I remember when I entered the Miss Nigeria pageant in 2004 as an underage, my siblings had to cover up for me so I could go to Grand Hotel, Asaba for the regional finals. I was shortlisted as a top 20 finalist out of hundreds of girls. Fate dealt me a somber gust of air when my pictures and that of the other finalist were all over the pages of the newspaper the next day. The Miss Nigeria competition had such great prestige and was the best in the country. When my dad saw me in the papers, he was mortified and did not understand how I made it to Asaba, let alone a finalist at the pageant. I had to ask the agent to speak to him again. This time he saw reason and accepted to support me and came to watch the final show at the Hilton hotel, Abuja, as he promised. He came with my siblings and was very proud of his little girl and gained a little empathy for the beauty industry.
Tell us your experiences as Miss Tourism, Lagos
Miss Tourism Lagos was actually a mini competition under the Miss Tourism Nigeria Franchise. It is unexpected that people still ask me about the Miss Tourism title. I was not supposed to get so much press for it but remarkably the media took interest in me and I was always called up for interviews and events. They were intrigued about my background and the fact that I was studying to become a lawyer then. As a model, doing few shows when I could get out of school commitments, I did not have such attention and scrutiny. I did appear on pictorials for runaway jobs but obviously, I was just a hanger, selling the garment, a blank canvass for the designers to paint on.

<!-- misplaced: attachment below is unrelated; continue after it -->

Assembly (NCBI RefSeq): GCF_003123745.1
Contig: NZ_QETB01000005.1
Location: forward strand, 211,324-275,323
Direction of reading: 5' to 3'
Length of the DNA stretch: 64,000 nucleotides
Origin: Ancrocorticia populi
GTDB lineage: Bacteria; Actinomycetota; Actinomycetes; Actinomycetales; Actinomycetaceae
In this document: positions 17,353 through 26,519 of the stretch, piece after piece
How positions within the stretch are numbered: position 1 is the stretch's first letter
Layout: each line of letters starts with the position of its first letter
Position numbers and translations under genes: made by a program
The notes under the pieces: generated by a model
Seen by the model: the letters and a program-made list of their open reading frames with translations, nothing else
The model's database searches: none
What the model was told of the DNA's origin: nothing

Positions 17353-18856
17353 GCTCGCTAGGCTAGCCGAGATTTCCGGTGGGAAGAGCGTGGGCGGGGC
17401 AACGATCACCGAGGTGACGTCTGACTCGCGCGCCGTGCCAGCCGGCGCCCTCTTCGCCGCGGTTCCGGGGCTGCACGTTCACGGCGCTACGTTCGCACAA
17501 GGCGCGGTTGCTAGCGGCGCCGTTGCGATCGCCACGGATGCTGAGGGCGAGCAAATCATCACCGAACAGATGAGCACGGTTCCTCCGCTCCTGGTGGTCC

I remember few months after the Miss Tourism Pageant and the Daily Independent published a story about me with the blaring headline. ''Becoming a beauty queen has robed me of all my friends'' and the article painted a picture of me that all my friends were jealous of my success. That was never the case. That publication and similar others did cost me the few friends I had left. It was indeed a learning process to know how to deal with the press, presenting oneself in public, etiquette, good mannerism and confidence. I learnt about the cultural values inherent in Nigeria, the tourism and culture industry and so much more. It was exciting to wear only ensembles made from African fabrics through out my reign. My good friend Nobel Afrik made most of the costumes I wore for my social outing and gave me some free. Above all, the crown gave me an identity.
For the first time I felt I had a voice and I could speak, going to media houses and events wearing my sash, crown, and saw how people paid attention to the causes I was bringing awareness to. It was awesome. I exhausted all the opportunities the title brought. Life gave me lemons and I made it lemonade. It was exciting. The Pageant Director, Barrister Nike Etiebet was so generous and kind to me. She saw huge potentials in me and even though I was not Miss Tourism, Nigeria, she gave me the same opportunities as she did her and got me the franchise to represent Nigeria at the Miss Bikini World in Taiwan. At the handover ceremony for the Miss Tourism Nigeria the following year, she gave me the privilege to recite a fare well eulogy on behalf of the queens. It was indeed an honor.